Penmanship, the Engine of Democracy!

writing

Every other day I read something about how books will stop being physical objects and exist only digitally.  Publishing houses are producers of information, not artifact, etc.

I love to read, but you’ll never hear me say that I like to do anything like snuggle up to or get cozy with a book.  But the continued existence of books as objects is extremely important.

From the beginning, at least in the West, books in book form have been subversive. The Gutenberg Bible was subversive.  Common Sense was subversive.  More to the point, the printed word as printed word on paper is an historic engine of unrest, access, and change.  All those pamphlets and papers. These things being swapped and smuggled and shared.  Tyrants burning them.  Schools banning them. People reading them anyway.

We talk so much about going “off the grid” in terms of energy consumption.  We long for it.  Can you imagine not being able to do one of the most basic human functions (read) off the grid?  The concept of a bookless society makes even less sense than that of a cashless one.  Subversion (and I don’t mean violence or lunacy), education, self-improvement without censor, these requires objects that can’t be deleted when political winds change, even as the economy depends on the 1 or 2/3’s of it operating off the books.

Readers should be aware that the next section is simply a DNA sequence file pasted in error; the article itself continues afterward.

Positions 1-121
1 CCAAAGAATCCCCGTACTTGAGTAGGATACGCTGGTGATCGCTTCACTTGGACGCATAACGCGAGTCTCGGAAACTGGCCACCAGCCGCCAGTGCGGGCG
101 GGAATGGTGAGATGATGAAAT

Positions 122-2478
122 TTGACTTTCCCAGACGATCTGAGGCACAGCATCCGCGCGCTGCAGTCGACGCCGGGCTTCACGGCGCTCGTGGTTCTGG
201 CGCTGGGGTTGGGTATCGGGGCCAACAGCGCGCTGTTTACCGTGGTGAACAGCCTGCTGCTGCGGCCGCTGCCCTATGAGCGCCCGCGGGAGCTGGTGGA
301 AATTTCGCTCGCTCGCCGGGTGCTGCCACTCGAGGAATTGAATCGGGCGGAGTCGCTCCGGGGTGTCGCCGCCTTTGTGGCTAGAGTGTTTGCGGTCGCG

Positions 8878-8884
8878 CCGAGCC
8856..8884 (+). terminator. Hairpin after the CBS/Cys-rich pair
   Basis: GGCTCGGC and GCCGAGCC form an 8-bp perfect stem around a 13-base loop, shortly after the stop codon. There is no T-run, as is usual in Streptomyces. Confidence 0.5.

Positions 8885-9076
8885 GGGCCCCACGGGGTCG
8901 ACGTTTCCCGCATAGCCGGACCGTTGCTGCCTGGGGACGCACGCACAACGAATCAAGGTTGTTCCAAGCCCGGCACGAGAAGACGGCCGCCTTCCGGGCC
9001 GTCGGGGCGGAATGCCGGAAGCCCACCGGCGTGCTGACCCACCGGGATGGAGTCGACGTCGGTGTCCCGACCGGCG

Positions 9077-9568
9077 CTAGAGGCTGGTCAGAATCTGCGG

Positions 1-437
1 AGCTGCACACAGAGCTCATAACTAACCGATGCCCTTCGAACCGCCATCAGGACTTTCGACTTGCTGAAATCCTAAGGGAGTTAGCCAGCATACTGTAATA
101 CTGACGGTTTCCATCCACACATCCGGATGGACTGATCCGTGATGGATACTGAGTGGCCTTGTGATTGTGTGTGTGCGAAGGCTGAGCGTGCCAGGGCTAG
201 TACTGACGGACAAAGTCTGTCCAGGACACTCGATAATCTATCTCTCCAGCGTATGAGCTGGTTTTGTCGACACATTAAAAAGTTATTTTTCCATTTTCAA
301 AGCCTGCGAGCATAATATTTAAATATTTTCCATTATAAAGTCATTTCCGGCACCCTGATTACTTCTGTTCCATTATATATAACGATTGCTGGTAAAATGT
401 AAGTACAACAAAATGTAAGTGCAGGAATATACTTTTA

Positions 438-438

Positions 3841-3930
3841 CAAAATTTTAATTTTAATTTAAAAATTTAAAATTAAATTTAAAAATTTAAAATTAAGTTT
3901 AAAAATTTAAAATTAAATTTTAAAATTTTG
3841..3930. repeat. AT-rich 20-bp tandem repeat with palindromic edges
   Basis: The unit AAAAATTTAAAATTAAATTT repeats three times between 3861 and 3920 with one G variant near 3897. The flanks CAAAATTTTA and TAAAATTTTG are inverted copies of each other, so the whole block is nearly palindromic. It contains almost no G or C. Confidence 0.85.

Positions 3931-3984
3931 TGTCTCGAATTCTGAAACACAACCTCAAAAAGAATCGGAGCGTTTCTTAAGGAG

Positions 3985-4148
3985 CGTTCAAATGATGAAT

I’m not a publishing professional so I won’t pretend to understand all of the economics of the industry, but I know these aren’t exactly fattened times.  I’m not saying the general trend won’t be toward electronic publishing and distribution.  It probably will.  But if we need books, we also need books to be books, physical objects we can hand, physically, to others.  Things we can physically protect and need to.

Of course, much of this discussion is moot.  Let’s imagine a bookless society.  It should be easy to imagine that in this society, some branch of some goverment somewhere manages to track, or, even worse, decide what we read.  Not very far-fetched.  Maybe every computer even gets a patch that scans everything you send to your printer and uploads it to some database.  When the things people want to read are banned, deleted, or otherwise made unavailable, people will pick up papers and pens and start writing.  They’ll make their own presses and they’ll post their bills and broadsides and leave their chapbooks and pamphlets in donut shops and laundrymats and in hotels like the Gideons.  Unless, of course, we stop teaching kids how to make their letters and numbers by hand.  Zaner-Bloser, I hated you, once.  But I love you now.

5 thoughts on “Penmanship, the Engine of Democracy!

  1. Well said, Chris. I’ve always maintained that a bookless society is a natural (or unnatural) disaster away from disappearing from the annals of history. Scary thought that I’m a second away from having never existed.

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  2. hey chris! found your blog after googling “New School Fiction workshop class.” you have a very nice place here. this is john b. from fiction class. my blog btw is: yourheadphones.blogspot.com. see you on monday at ann hood’s class! :)